Charity seeking old Schoolbooks

Charity seeking old schoolbooks

Like thousands of parents at this time of year, I’m faced with the cost of kids going back to school and/or college.

As well as the uniforms, stationery, etc, textbooks must be bought — a major expense.

Every year, I’m enraged that perfectly good schoolbooks can’t be reused because either the content is supposedly improved and republished or the curriculum changes.

I was hit badly a few years ago with the introduction of the new Project Maths course, having four perfectly good maths books (inherited from cousins), all defunct because of the new curriculum.

At the time, I cursed the system, the waste of paper and unwanted cost of having to buy new texts with probably little modification to their former content. Surely the principles of arithmetic don’t change that much?

It was the same story with other subjects —history, geography, religion. Why couldn’t the book companies print, for example, a €2 booklet listing additions and amendments instead of forcing people to fork out more than €30 for a brand new version? Year after year, parents complain but nothing changes.

A few weeks ago, once again, I brought about 20 redundant schoolbooks to the second-hand bookshop. Only four were reusable. The thought of dumping the remaining obsolete tomes in the recycling bin was galling.

Then I remembered seeing a Facebook post about a charity wanting old textbooks for schools in Zambia, so I checked it out.

Clicking onto the Facebook page ‘Education for Zambia’, I got in contact with Colm Smyth. “We take text books apart from Irish and Geography, as these are not suitable in Zambia,” he wrote.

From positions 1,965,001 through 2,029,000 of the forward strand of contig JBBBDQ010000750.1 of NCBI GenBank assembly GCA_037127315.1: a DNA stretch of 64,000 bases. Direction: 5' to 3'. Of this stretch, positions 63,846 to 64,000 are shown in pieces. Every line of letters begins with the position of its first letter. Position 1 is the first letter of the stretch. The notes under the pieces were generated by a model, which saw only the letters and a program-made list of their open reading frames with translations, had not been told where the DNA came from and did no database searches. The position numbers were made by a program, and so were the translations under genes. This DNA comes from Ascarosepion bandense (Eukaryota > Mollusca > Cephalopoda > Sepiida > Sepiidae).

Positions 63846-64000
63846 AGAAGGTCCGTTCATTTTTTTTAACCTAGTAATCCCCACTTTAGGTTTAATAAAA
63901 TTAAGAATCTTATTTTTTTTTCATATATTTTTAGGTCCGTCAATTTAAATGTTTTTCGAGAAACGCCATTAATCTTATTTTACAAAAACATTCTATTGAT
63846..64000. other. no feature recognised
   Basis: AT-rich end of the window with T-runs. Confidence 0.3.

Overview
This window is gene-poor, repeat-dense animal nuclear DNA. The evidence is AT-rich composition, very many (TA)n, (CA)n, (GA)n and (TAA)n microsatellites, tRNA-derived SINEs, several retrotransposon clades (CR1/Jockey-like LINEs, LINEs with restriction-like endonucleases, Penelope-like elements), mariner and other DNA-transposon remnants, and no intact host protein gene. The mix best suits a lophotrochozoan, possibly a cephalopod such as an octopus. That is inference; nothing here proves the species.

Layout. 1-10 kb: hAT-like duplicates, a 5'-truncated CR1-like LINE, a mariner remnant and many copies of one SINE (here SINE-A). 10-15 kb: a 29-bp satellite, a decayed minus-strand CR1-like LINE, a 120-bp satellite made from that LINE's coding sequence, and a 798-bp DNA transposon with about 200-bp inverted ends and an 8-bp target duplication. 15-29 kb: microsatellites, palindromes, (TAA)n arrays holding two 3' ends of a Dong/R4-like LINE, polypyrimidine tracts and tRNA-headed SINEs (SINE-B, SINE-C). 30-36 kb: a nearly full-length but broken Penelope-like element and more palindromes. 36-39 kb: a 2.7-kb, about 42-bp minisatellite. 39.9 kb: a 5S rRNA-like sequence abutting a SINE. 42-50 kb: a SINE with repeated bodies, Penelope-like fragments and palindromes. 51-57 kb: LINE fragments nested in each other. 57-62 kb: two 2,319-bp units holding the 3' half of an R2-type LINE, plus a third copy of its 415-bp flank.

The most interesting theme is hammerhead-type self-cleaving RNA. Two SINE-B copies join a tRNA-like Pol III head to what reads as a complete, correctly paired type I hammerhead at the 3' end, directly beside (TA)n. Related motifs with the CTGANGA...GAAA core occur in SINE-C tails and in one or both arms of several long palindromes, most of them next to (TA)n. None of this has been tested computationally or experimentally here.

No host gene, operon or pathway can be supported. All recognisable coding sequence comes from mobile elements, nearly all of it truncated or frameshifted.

No Irish books, I could understand. The ‘cupla focal’ wouldn’t be much use in inner-Africa, but surely children need to learn about planet Earth? “The children are taught the geography of Zambia and the African continent, so, for now, it tends to be more localised,” he clarified.

I duly arranged to meet Colm. When I told my neighbour about it — another mum plagued with boxes of unwanted schoolbooks — we packed the car boot and off I went.

Colm is chairman of an educational charity called Education For Zambia based in Midleton, Co Cork. It supports two schools in Zambia, one in Lusaka and the other in Mongu. Colm got involved in this as his aunt Rita is principal in one of the schools.

He explained: “Since I was a boy, my family has always been involved in charity work for schools in Zambia, as my Aunt, Sr Rita Brennan of the Holy Cross Sisters, is a missionary teacher there.

“Every four years Rita would return home for the summer and as a family and community we would hold dances, quiz nights and collections to raise funds towards the school she worked in, located in Mongu.

Sister and principal Rita Brennan in the Zambian school. Her nephew, Colm Smyth runs the charity Education For Zambia.
Sister and principal Rita Brennan in the Zambian school. Her nephew, Colm Smyth runs the charity Education For Zambia.